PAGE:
Yet another “layer” of data magnifies the issue: According to a year-end 2012 update we provided, consumer spending has increased to a 3-year high against a significant reduction in the personal savings rate and steady increase in consumer credit; this, paired with countless transfer payments has left Americans more reliant on the U.S. Government than ever before. In contrast, the top 20% of earners in the U.S. account for about 38% of all spending, based on data provided by the Labor Department, a figure nearly equal to the total consumption of the bottom 60% of earners combined. The same “angle” is relevant when considering aspects of investing. The current environment is not supportive of investors that wish to build wealth while minimizing risk, and, more importantly, it will stimulate profits for investors with a significant capital/wealth base to begin with, i.e. supporting the more often publicly criticized aspect of the “rich getting richer.”
We will have to conclude with a potentially circular argument: Higher equity prices, once again, may lead to stronger consumption patterns (a phenomenon known as the “wealth effect”); stronger consumption will lead to a “perceived” recovering economy and presumably better corporate profits (at already “stretched” profit margins), more or less a repeat of the last few years, but with an increasingly inherent risk to the overall stability of the financial system. It is a proven fact that, when “suppressing” a wider range of outcomes (or, in our example, suppressing market volatility, as policy makers have attempted to do), the inherent risk of any given system will increase “underneath the surface,” thus leading to an amplified potential of higher volatility and severe market shocks.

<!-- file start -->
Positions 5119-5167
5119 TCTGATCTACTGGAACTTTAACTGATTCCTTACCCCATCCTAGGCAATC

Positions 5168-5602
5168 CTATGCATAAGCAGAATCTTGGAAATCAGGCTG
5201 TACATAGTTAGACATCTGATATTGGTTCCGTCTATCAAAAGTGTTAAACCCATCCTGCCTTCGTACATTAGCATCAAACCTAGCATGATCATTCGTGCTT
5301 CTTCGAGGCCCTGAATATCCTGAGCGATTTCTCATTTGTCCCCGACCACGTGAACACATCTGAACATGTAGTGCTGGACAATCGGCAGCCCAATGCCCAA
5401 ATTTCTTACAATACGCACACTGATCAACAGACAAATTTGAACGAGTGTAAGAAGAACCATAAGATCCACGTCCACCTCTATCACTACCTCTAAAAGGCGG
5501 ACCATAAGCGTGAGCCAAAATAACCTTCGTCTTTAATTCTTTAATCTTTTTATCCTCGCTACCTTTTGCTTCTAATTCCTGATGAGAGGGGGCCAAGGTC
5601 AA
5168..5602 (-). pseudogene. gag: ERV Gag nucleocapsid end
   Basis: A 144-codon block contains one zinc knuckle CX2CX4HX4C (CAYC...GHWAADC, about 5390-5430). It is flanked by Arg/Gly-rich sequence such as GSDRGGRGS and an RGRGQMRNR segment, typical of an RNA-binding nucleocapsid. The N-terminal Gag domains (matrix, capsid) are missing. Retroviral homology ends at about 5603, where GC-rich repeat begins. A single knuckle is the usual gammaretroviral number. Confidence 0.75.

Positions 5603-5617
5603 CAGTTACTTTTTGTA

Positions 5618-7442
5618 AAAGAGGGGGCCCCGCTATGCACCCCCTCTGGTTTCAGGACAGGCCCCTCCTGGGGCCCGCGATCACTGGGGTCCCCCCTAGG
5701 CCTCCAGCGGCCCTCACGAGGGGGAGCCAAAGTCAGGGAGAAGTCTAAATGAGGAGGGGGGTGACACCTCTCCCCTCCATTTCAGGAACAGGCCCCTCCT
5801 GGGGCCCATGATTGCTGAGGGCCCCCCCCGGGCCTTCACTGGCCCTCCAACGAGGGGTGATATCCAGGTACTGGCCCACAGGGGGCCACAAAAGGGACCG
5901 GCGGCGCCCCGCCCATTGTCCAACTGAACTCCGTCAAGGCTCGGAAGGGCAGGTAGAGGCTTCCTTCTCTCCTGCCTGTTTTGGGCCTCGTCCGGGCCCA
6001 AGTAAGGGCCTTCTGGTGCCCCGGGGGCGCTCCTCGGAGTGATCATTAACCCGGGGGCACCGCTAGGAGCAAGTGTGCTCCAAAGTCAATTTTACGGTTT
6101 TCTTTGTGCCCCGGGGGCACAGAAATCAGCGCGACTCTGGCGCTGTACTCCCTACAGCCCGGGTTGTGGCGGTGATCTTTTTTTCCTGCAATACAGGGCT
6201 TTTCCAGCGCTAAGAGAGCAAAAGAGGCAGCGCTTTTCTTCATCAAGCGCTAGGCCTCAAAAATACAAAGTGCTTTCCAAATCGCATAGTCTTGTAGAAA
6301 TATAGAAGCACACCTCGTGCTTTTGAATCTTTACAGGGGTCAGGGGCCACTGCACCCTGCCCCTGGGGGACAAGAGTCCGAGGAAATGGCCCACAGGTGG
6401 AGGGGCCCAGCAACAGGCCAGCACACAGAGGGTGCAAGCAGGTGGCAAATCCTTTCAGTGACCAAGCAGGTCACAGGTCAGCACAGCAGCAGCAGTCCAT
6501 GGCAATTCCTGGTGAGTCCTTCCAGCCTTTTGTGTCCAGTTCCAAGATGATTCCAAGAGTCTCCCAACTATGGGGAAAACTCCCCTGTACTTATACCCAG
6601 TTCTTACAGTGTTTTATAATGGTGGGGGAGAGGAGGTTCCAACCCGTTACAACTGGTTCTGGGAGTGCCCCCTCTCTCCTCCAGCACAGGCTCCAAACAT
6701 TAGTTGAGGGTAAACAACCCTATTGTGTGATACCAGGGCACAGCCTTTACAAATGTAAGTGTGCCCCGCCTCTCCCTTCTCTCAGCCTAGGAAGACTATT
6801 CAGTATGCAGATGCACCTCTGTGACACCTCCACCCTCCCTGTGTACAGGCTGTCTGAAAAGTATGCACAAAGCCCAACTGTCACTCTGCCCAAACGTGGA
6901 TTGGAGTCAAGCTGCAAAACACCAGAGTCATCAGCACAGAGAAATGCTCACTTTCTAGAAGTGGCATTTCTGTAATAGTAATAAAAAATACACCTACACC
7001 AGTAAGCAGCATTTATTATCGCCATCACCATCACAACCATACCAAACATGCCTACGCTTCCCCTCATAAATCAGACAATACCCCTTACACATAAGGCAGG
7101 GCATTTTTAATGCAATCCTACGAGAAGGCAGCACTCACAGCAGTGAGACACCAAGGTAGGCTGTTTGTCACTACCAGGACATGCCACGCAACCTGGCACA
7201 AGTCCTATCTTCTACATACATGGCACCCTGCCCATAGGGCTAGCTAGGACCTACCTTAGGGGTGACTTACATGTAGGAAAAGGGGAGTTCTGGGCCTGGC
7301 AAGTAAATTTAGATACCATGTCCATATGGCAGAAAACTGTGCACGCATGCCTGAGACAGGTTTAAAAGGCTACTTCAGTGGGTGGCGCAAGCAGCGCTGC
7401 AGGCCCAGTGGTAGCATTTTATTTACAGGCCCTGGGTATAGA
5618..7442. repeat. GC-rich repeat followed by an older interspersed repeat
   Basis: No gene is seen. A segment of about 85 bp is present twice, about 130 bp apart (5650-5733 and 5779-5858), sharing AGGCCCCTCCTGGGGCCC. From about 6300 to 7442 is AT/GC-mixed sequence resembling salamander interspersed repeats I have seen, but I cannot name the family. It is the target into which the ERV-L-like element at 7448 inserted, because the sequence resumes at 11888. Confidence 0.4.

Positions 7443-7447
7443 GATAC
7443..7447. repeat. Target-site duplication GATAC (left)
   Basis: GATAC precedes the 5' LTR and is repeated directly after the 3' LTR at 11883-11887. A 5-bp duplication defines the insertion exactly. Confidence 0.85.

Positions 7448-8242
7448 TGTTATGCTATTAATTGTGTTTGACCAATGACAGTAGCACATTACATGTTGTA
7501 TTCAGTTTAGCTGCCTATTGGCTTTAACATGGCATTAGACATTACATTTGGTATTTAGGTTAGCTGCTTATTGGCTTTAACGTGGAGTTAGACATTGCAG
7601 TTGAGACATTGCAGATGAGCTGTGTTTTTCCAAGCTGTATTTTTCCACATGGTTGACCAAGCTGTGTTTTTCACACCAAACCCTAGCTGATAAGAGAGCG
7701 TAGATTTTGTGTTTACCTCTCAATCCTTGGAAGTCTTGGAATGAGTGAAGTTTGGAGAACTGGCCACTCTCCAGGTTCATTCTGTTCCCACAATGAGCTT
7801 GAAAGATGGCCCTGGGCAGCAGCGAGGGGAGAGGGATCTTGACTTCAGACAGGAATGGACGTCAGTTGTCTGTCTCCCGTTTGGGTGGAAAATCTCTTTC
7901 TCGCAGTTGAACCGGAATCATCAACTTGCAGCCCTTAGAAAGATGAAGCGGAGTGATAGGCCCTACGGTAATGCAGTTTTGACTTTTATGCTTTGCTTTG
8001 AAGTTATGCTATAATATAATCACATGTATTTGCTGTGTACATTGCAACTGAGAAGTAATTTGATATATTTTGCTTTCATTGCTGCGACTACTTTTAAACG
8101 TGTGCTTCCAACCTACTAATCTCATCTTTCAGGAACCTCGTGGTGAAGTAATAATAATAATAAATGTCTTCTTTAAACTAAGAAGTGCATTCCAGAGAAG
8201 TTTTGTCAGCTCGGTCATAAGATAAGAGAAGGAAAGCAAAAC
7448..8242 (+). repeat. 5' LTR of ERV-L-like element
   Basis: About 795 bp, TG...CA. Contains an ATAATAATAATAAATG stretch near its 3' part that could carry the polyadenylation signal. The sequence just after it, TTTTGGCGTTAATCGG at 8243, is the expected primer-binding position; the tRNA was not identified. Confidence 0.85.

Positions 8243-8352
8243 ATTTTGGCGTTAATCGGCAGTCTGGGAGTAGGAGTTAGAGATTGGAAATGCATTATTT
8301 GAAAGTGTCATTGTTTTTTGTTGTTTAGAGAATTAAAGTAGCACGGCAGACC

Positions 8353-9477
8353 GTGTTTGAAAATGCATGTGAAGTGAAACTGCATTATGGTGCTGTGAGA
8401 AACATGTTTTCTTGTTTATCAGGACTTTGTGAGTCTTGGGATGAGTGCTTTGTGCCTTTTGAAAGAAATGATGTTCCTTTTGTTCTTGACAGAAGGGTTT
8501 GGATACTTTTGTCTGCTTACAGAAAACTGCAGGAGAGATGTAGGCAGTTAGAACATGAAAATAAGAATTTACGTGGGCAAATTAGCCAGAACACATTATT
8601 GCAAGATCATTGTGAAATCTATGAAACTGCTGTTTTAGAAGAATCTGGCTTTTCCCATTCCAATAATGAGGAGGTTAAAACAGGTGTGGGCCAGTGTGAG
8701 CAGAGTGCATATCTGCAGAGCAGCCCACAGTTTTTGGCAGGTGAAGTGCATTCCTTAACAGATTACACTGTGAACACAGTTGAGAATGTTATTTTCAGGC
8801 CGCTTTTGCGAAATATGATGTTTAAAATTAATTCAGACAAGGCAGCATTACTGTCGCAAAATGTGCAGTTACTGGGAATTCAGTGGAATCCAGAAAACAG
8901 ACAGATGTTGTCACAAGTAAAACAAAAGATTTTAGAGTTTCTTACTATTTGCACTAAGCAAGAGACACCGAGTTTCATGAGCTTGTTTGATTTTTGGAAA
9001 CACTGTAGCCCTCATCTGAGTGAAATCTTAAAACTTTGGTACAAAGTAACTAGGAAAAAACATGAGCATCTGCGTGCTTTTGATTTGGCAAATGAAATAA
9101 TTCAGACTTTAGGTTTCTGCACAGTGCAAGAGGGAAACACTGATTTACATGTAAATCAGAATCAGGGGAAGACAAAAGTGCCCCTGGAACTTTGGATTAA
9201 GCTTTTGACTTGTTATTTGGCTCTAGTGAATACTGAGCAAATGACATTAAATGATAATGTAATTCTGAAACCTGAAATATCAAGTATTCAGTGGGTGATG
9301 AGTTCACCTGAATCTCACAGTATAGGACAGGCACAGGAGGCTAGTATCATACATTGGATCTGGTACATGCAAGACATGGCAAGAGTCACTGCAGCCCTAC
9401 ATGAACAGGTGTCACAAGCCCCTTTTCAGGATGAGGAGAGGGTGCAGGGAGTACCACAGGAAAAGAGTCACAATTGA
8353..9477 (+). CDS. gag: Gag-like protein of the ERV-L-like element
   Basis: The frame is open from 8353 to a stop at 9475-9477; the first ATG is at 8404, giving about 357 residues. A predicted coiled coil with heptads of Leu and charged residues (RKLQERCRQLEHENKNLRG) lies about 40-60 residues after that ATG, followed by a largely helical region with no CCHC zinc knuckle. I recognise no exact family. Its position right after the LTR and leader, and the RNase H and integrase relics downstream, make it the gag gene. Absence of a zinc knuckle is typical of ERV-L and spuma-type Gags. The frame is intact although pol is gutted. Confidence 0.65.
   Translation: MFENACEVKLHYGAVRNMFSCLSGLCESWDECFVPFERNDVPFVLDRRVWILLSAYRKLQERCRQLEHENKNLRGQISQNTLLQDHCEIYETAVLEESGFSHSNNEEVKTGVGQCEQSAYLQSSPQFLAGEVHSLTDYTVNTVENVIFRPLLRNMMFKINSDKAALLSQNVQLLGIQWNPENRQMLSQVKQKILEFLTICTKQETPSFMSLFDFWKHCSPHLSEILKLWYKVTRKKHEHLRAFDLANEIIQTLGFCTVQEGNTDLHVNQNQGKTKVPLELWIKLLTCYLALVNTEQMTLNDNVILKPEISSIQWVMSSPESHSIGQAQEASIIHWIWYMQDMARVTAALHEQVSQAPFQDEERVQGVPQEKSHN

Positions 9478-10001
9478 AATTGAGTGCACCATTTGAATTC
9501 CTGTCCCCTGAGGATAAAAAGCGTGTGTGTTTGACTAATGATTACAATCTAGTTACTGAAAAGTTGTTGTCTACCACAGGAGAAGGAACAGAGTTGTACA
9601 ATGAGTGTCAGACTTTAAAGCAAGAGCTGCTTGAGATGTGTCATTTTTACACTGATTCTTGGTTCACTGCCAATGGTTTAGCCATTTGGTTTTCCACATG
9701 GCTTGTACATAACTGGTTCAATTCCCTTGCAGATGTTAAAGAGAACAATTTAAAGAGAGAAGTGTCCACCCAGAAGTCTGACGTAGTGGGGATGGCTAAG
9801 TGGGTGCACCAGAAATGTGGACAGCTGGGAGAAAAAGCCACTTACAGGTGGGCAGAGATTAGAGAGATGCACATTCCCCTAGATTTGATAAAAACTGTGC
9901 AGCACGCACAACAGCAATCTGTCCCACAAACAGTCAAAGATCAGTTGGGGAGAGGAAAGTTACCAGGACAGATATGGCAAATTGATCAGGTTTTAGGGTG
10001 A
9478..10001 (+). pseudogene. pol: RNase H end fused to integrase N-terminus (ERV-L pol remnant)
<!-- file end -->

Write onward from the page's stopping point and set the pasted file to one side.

In essence, wealth accumulated on the basis of “loose” monetary policy, and, to a degree, asset price inflation, will prove to be illusionary in the end, at least when considered from a real purchasing power perspective. Our collective focus needs to shift from an entitlement-driven, socio-economic sentiment, to growth and income generation from real and fairly-valued investments within appropriately aligned economic-incentive structures.
This is the time to “check the boxes,” and verify if your financial plan is still aligned with the status quo, a perceived economic reality, and your aspirational goals. To understand the concept of risk-adjusted returns vs. “risky” nominal returns is, without question, desirable. … Now let’s celebrate!